Best of all possible deals
Damone is dead -- long live Damone. When the L.A. rock quintet formerly known as Damone finally got an offer from a major record label, it wasn’t about the music. No, after six years of slugging it out in clubs and building a strong local following, frontman Shane Alexander found the only thing that RCA wanted was the band’s name. Seems RCA had signed a young pop-punk band on the East Coast that needed a catchy moniker. Could “Damone” be bought? “We were proud of what we did as a band, and we’d been friends a long time, but we’d just about reached the end of our tether,” Alexander says. “We held out as long as we could, but it would have been bad business not to take the offer, especially if the band had folded a couple months down the road anyway.” The old Damone played a farewell show last month and cashed RCA’s check, thank you. Says Alexander: “I don’t want to have the figure printed, but we did really well.” So while Alexander has begun playing singer-songwriter gigs around Hollywood (next up: Genghis Cohen on April 5 and 24 and the Hotel Cafe on May 5), the new Damone visits L.A. next month. Fronted by a 17-year-old singer named Noelle, the Massachusetts quartet visits the Troubadour on April 4.
The Hart of L.A.
Nothing has happened in slow motion for Max Hart since he moved from Davis to L.A. two years ago because he “needed a break” from the place where he grew up. The 27-year-old “was thrashing around down here, starving, doing lawn work” before hooking up with Domen Vajevec and Adam Aaronson to form the High Speed Scene. The band has since self-released a six-song EP and is rattling the rafters during its Monday night residency this month at the Silverlake Lounge. The band is working on a deal with a label started by the Neptunes -- Star Trak, an Arista imprint. Hart, who has a background as a jazz pianist, made the connection by doing side work as a keyboard player for Kenna. What’s next? “Tour all summer,” says Hart, “and we’ll see what happens.”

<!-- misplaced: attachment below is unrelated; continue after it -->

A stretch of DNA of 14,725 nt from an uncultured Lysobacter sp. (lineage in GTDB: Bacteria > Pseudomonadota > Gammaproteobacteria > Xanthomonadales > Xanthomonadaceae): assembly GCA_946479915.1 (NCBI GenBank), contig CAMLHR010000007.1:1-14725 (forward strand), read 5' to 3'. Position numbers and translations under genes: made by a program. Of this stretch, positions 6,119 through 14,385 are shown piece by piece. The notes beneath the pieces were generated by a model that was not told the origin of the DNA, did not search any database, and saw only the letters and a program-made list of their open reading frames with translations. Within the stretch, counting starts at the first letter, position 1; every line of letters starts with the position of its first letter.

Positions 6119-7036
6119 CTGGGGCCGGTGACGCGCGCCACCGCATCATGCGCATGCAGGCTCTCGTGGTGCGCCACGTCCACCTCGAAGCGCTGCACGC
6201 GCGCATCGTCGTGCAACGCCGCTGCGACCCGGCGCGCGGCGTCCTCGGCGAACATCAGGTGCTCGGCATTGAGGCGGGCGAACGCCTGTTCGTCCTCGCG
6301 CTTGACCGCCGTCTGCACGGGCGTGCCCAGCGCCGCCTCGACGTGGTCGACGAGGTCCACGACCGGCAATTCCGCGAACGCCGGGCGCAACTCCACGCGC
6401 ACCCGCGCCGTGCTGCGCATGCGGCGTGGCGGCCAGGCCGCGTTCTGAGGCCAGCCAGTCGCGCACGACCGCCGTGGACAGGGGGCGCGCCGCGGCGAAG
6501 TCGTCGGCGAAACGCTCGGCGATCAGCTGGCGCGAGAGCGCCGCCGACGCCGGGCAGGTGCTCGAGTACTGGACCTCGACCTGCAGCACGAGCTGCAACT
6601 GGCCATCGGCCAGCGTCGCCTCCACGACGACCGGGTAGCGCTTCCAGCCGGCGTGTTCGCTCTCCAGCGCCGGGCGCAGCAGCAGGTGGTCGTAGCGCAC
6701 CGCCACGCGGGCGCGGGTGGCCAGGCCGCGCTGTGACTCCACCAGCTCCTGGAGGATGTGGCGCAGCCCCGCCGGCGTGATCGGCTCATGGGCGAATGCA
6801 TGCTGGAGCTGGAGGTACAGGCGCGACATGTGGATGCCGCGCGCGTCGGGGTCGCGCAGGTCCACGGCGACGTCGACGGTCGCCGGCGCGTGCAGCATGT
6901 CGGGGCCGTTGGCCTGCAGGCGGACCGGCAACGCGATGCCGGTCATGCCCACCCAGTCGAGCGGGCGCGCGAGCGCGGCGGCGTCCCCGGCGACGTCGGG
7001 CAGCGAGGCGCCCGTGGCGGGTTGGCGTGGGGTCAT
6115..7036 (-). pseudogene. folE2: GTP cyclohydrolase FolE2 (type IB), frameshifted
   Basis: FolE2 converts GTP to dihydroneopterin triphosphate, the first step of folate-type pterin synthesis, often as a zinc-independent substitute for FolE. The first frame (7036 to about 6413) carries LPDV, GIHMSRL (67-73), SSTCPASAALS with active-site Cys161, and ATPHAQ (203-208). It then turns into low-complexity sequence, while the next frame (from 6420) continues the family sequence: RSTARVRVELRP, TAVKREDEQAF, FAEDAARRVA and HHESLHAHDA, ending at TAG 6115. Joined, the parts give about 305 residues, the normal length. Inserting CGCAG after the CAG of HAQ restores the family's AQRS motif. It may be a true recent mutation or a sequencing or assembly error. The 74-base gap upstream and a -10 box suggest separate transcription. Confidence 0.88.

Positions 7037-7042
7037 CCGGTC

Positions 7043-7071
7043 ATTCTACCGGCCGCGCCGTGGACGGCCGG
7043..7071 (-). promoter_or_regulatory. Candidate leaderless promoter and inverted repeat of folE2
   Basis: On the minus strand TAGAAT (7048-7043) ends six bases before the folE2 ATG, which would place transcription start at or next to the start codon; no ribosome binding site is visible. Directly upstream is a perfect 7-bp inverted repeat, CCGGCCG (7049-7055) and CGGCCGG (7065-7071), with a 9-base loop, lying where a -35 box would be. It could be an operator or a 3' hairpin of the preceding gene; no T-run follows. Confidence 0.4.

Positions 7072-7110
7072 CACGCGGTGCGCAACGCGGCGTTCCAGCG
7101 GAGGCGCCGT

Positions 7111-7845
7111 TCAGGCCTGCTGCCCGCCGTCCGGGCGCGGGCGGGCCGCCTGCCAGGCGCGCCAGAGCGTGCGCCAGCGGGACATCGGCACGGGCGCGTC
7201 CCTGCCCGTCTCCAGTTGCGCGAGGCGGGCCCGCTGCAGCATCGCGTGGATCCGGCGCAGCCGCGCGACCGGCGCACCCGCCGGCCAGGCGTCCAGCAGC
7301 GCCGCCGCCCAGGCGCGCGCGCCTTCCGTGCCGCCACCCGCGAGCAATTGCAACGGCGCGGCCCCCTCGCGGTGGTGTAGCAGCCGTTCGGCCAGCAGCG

The night before his two-show engagement at UCLA next week, Elvis Costello will be celebrated at a benefit show featuring some of L.A. pop’s finest at the Knitting Factory Hollywood. Proceeds go to the USC Norris Cancer Center, where Eggbert Records founder Greg Dwinnell is being treated for cancer. The tribute next Thursday will feature a virtual Dramarama reunion, with a band led by John Easdale being joined by Chris Carter, Mark Englert and Clem Burke, with keyboardist Morley Bartnoff. Among numerous others on the bill: Jon Brion, Ann Magnuson, Tommy Keene, Kennedy, Kristian Hoffman, Rob Laufer and Simon Petty.... Just plain fun -- and they have two drummers: Cakecutter invades the Derby on April 2....
Speaking of Kennedy, who seems to be everywhere: Free tickets to the irreverent artist’s show Tuesday at the House of Blues are available for the asking at Sea Level Records in Echo Park.
-- Kevin Bronson
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